The technology is already is in use within the sector, but industry wide adoption is still quite a few years off due to companies being reluctant to remove the human supervision from their processes. However AI has been hailed as key tool for efficiency when looking through a large number of candidates and applications with the system having the capability to analyse and collate a comprehensive list of accurate candidates. This process is generally prone to human error so the technology will help assist recruiters to find high quality candidates within the ever decreasing research pool. The technology is expected to change the industry and improve modern recruitment processes and practices for many years to come.

Research obtained from 404 recruitment professionals by Aptitude Research Partners found that 50% of their participants thought the candidate screening process would be changed the most. This was followed by 40% of the participants believing that it could reimagine the candidate experience and enable easy and quicker communication during the hiring process. The remaining 10% chose the general consensus around the industry and thought that artificial intelligence would reduce the administrative burden of recruitment. Agencies have to remember that the key to strong AI is reliable candidate data with large volumes of historical information that search protocol will be based on.

In spite of this, AI helms the threat of replicating and creating algorithms based on past discriminative recruitment biases, resulting in a certain type of person being found by the software. This is due to Artificial Intelligence’s limitation to the data that it has been given to learn. Without conscious thought, it may perpetuate bad behaviour and poor results which is why there will still be a need for humans to make the final hiring decisions in the future.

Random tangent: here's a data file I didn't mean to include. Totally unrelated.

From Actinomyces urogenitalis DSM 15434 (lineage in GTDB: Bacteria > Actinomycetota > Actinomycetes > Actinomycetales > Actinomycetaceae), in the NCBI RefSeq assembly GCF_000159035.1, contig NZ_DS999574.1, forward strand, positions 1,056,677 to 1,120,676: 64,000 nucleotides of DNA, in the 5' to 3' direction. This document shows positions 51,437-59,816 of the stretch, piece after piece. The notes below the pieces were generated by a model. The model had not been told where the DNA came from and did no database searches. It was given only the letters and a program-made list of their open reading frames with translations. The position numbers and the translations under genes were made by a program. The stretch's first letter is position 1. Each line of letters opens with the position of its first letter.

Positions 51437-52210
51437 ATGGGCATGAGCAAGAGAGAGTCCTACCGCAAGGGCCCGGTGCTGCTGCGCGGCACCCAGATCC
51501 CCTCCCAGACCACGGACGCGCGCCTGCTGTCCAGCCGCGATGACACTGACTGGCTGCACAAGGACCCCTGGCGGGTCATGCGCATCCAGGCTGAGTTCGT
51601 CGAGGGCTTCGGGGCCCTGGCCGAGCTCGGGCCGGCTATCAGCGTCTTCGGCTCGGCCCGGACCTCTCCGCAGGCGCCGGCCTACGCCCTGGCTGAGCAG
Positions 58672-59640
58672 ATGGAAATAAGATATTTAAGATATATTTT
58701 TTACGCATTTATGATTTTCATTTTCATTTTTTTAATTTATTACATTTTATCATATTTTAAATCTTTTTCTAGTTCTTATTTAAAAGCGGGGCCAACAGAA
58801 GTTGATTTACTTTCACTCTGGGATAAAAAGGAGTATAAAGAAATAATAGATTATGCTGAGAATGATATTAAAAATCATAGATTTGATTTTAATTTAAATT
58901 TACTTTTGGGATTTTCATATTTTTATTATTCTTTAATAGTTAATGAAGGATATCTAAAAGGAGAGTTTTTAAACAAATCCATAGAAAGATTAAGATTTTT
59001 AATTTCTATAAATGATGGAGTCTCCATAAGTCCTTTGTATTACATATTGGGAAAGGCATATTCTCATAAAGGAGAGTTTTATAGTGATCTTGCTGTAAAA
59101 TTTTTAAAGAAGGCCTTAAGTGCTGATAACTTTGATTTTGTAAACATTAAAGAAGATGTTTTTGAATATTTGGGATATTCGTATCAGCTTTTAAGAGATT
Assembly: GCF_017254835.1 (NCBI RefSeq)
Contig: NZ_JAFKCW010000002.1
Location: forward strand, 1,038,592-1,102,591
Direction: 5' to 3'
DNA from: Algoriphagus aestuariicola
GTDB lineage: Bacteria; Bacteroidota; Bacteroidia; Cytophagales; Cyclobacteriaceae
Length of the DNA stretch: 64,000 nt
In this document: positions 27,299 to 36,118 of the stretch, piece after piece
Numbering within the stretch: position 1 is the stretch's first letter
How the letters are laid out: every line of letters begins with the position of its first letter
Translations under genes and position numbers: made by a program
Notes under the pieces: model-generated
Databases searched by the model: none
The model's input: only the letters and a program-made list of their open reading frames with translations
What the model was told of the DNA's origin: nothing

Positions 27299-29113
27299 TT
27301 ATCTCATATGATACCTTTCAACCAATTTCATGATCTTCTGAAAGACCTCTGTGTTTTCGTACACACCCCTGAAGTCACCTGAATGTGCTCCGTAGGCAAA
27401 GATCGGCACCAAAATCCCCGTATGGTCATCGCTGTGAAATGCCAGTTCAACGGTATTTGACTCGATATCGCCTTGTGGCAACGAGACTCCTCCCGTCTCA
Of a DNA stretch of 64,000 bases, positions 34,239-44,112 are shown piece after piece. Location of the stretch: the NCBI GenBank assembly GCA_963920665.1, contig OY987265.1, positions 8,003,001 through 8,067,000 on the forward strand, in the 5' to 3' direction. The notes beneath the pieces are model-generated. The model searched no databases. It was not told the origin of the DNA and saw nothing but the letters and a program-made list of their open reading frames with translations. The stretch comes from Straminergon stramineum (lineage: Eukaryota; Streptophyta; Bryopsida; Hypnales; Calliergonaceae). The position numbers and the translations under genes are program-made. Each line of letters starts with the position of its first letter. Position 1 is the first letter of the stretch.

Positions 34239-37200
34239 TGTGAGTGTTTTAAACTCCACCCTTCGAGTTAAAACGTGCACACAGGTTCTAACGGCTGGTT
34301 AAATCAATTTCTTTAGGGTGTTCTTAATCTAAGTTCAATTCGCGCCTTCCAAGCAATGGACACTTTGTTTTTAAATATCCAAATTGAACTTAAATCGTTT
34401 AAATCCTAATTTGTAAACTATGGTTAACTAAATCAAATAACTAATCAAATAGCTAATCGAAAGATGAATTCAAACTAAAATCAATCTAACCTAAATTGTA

A Canadian survey completed by the Human Resources Professionals Association found that out of 500 HR professionals 52% indicated that their organisations were unlikely to adopt artificial intelligence within the next 5 years with the remaining 48% believing that they would utilise the technology. 36% of HR professionals stated that artificial intelligence is too large of a technology for the size of the company they work for therefore it would take long understand its capabilities within recruitment.

28% of HR professionals from the survey said that their senior leadership team was the obstacle in implementing the technology due to not seeing the need for the technology and see it as more of a gimmick rather than a useful tool.# In addition to this the HRPA survey found that all respondents indicated that the potential expense of artificial intelligence was the main barrier to deploying artificial intelligence within organisations.

In conclusion, AI is not going to change the sector overnight and will require time and effort to optimise its capabilities to meet the needs and guidelines of executive recruitment. I personally believe that Artificial intelligence is going to disrupt the industry in a positive way and will not eradicate the human aspect that has become synonymous with recruitment and hiring at this early stage.

AI is important and a sign that we are technologically evolving to help us yield the benefits to take us to the next level of organisational productivity. Due to this the technology has to be respected and used without bias for humans to fully understand the meanings and systems behind it. Recruitment will evolve for the better and remove the tasks that block us from providing a high quality service to customers, putting the sector into higher regard than before.